Good times, hard times.

May 7, 2010

So at that border stop, where the last picture I posted was, I met Geoffrey Hunt, who was driving somewhere, he wasn’t sure exactly, but he was in a hurry. He had been hiking the Appalachian Trail, got off before the flooding and decided to head west. He had a bunch of trail food and sent some with me. We had coffee and relaxed for a minute, and an older couple heading to Oregon shared some delicious strawberries with me.

On the AT they call it “trail magic,” and I didn’t expect to find it way out here.

The wind was at my back, and I made amazing time to Tucumcari, where I was planning to stop. The sun was still high, and the town was more of a tourist complex, so I shoved on. My map showed a city called Montoya about 18 or so miles west.

The town looked deserted, only a few houses were visible from the road. Coming closer, I saw that many of them were only crumling shells of houses. Oh well. Good place to camp, I guess.

Then I heard music. Loud, amplified music. Weird. I rode along a dirt road and came across a barn surrounded by pickup trucks. There was a large crowd of well-dressed cowboys. Hats, belt buckles and jeans, the whole nine.

One of them said to the other: “Hey, go see what he wants.”

I rode up with my shaggy hair in a ponytail and dirty as ever and introduced myself.

“Looking for a place to camp.”

“Go talk to him,” he said, pointing.

I talked to a few people before I met Scott, part of the family that owns the 200,000 acre cattle ranch I stumbled on.

They were having their annual ranch tour, where the A-list of southwestern beef tours around different ranches for a couple of days.

Everyone was incredibly kind and good-hearted, friendly and inviting.

They fed me steak and potatoes, sweet tea and biscuits. While I was eating about ten different people came up and introduced themselves to me, including an Albuquerque journalist and a beef-blogger from Kansas. My arrival was hot news, apparently, and within an hour, everyone knew who I was. Daren Williams did a quick interview with me for his site. He is a bike tourist, triathalete, and beef advocate. And the party went on.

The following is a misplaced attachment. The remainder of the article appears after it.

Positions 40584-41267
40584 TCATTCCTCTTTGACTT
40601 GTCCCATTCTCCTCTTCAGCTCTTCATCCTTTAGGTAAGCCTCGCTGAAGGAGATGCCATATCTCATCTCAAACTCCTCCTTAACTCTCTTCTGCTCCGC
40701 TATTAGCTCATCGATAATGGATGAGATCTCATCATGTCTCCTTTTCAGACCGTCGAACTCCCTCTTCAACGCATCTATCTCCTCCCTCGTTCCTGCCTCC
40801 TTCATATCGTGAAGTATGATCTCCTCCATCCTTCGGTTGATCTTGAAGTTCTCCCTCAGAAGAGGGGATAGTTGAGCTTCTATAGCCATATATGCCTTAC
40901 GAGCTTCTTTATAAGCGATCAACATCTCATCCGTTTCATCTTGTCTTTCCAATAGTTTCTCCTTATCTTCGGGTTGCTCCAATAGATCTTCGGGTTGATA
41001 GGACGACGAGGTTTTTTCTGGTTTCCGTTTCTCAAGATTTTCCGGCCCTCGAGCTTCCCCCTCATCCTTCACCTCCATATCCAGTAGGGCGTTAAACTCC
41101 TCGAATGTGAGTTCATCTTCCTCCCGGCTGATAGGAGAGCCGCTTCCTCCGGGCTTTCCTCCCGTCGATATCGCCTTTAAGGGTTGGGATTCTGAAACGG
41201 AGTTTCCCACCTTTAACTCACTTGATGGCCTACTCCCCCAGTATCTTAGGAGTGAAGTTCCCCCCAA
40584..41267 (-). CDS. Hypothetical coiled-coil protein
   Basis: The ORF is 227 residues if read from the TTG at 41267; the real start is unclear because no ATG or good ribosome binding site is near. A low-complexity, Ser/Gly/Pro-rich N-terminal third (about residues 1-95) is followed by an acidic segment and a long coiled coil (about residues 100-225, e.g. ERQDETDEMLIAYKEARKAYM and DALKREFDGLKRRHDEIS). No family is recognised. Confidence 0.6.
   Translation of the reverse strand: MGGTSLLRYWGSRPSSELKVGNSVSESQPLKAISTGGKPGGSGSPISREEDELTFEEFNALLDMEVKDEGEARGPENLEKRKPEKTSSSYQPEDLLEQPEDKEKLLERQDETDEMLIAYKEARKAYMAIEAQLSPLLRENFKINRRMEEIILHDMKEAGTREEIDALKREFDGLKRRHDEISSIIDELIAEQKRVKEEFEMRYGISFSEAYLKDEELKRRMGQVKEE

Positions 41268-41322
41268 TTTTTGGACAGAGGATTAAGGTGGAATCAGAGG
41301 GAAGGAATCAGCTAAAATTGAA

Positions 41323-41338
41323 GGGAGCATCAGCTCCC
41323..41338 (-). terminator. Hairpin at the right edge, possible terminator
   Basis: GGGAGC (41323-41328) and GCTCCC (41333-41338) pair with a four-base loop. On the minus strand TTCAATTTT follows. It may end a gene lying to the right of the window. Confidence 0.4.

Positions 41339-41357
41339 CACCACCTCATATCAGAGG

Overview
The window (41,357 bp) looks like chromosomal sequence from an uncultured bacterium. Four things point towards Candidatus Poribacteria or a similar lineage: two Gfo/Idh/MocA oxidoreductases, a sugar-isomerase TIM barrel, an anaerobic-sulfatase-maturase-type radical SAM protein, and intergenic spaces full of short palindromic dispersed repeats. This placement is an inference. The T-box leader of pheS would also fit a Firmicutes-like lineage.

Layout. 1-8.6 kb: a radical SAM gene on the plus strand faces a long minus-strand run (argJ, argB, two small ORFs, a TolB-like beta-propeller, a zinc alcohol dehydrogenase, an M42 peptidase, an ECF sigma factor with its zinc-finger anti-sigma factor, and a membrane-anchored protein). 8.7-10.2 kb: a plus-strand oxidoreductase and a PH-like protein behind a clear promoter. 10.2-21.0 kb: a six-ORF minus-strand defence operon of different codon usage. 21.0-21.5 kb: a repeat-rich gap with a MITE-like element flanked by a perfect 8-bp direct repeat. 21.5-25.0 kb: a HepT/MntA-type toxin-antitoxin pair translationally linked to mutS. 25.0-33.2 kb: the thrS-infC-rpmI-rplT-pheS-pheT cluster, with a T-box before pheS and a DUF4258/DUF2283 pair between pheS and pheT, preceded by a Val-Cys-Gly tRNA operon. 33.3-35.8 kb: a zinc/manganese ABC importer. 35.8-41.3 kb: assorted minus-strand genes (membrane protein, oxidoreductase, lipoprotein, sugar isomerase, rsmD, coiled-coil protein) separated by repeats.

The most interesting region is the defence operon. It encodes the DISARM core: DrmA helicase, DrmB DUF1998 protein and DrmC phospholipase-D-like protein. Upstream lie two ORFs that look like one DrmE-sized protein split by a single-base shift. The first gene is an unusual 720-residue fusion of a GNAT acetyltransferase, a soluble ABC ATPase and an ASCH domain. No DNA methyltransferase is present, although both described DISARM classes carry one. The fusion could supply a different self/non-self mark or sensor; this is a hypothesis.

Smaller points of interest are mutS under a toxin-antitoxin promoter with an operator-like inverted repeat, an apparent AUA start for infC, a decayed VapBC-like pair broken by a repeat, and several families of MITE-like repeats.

An amazing day.

They told me it would be windy the next day. Oh, and it was. 35mph sustained, and recorded gusts as high as 62. It was unreal. 8 hours of pedaling got me 30 miles to Santa Rosa, where I promptly got my first hotel room and soaked in a hot tub. Call me soft if you will, but man it was nice.

I should be in Santa Fe tomorrow or the morning after.


12 Responses to “Good times, hard times.”

  1. Alex said

    Awesome, steak and tea! I bet it was great.

  2. Andrew — It was great to meet you. I thought about you often on Friday. That wind was brutal! I finally got my post up with the story and pictures of meeting you at T4. Hope you made it to Sante Fe today and are enjoying a nice, relaxing evening. I will be following your journey via your blog and will update my readers. Stay safe. Ride on!

  3. Patty Waid said

    Hi Andrew-I was part of the group who planned the big shindig at the T-4. I am so glad you were able to experience the wonderful hospitality of our NM Ranch families as well as having the opportunity to enjoy a good wholesome steak! God Speed to you in your adventures! Patty

  4. Andrew, have you made it to Sante Fe? Where are you now?

  5. Art said

    Hey, cowboy,
    I’ll be where you are now in about week.
    May the wind be at your back.

    Happy trails.


  6. Miss Michigan Misses You said


    I knew I needed a new hobby.

  7. Miss Michigan — Now that’s funny…seriously!

  8. Andrew, where are you? Time for an update!

  9. Frank Thibeault said

    Hey! I wish I could be “out there” with ya-best of luck.

  10. Debbie Sineath said

    I have been enjoying reading about your travels across the US. You are a wonderful writer. Been exciting to see all the friendly people who have helped you along the way.

    We are keeping you in our prayers.

  11. hwardphoto said

    So glad to hear you are meeting wonderful people on your trip out. Not too much longer, be careful!

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